Platinum Winner

Night at Noon

Photographer

Antonio Denti

Category

Special Category - Covid-19 Related Photography

Company

Antonio Denti

Submission Group

Professional

Year

2021

Country / Region

Italy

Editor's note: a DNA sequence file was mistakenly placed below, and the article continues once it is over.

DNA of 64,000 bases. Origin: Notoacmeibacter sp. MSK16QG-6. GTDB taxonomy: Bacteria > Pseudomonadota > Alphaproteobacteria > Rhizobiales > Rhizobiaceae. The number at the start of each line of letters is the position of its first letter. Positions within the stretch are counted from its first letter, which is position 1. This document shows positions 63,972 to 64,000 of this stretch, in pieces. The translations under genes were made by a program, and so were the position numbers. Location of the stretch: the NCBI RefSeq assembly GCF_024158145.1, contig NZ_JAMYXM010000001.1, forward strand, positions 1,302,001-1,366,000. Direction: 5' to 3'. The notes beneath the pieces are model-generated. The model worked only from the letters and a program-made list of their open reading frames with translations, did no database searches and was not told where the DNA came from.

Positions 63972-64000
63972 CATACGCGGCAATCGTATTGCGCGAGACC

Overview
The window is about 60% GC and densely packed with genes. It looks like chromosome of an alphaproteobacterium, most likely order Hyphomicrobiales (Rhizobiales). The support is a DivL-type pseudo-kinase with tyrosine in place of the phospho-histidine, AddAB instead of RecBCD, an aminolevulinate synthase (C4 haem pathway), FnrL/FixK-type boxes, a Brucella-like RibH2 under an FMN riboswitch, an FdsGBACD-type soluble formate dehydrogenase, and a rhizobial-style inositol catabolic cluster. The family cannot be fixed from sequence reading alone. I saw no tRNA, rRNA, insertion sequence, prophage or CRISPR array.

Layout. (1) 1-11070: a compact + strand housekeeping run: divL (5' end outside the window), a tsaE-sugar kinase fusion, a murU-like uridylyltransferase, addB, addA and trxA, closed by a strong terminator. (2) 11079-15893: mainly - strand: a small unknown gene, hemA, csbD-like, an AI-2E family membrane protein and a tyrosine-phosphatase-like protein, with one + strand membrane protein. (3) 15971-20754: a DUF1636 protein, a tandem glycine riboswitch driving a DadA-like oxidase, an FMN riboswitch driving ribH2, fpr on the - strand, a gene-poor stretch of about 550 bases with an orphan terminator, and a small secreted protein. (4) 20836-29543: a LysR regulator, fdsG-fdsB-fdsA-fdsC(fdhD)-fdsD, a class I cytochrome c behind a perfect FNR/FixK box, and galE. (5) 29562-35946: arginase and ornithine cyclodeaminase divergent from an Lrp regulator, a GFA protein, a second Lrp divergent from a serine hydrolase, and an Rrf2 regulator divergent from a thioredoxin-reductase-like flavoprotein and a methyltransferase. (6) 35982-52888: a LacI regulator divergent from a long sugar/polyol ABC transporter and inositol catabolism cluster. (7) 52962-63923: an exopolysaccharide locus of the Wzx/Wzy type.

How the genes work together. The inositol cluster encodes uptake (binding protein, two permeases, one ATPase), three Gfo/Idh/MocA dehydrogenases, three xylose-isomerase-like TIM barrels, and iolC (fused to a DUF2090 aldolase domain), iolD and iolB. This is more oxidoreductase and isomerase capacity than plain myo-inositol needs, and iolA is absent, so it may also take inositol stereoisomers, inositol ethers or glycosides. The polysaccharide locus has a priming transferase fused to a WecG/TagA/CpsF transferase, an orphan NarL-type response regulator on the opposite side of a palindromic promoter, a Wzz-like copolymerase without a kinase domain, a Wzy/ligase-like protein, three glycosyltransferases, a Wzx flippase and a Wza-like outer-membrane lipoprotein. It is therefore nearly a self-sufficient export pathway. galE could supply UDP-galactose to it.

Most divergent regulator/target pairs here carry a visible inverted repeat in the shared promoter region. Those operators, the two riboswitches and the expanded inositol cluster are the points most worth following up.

"Night at Noon'' was born as my way to use photography to make sense of what was happening when the Covid-19 pandemics - an existential earthquake of an extent that only a handful of generations have experienced in human history - struck. In the old days of cinema, when cameras where not near as sensitive as now, cinematographers used an artifice to shot night-scenes: they filmed them during the day. They used a set of tricks that went under the name of ‘’day for night’’, including dangerous under-exposure and the crafty use of polarizing, neutral and color filters (mostly blue). The results of this artifice varied greatly but they never really reproduced the night. Rather they created a time suspended, a magic space where the night was lit by the day. This old trick came to my mind when the pandemics hit and I felt the sun rose as usual, but the day did not break. The sun rose but the night did not entirely give in to the day. Life had to go on but the casual automatism, the familiar clarity, the comforting noise typical of the day were gone. People still went out into the deserted cities but, with their senses more alert, their minds more inclined to wonder in uncharted territories, their hearts beating faster, it all felt more like walking in the woods at night. The night as a time when we are closer to the instinctive depths of life. A time of intimacy as well as a time of estrangement . A time of dreams and of nightmares. A time of waiting. It is not by accident that the main protagonist of this series is Martino, my seven year-old son. This was a time parents had to be close to their kids. I must have been around his age when I first got fascinated by the uncanny magic of the ''day for night'' watching films. He was living through it for real. ‘’Night at Noon’' is an unorthodox key, stolen from an old cinematographic trick, I used to force-open a window on the incredible times we are living. It showed me a part of thing’s essence that was invisible in the light of day.

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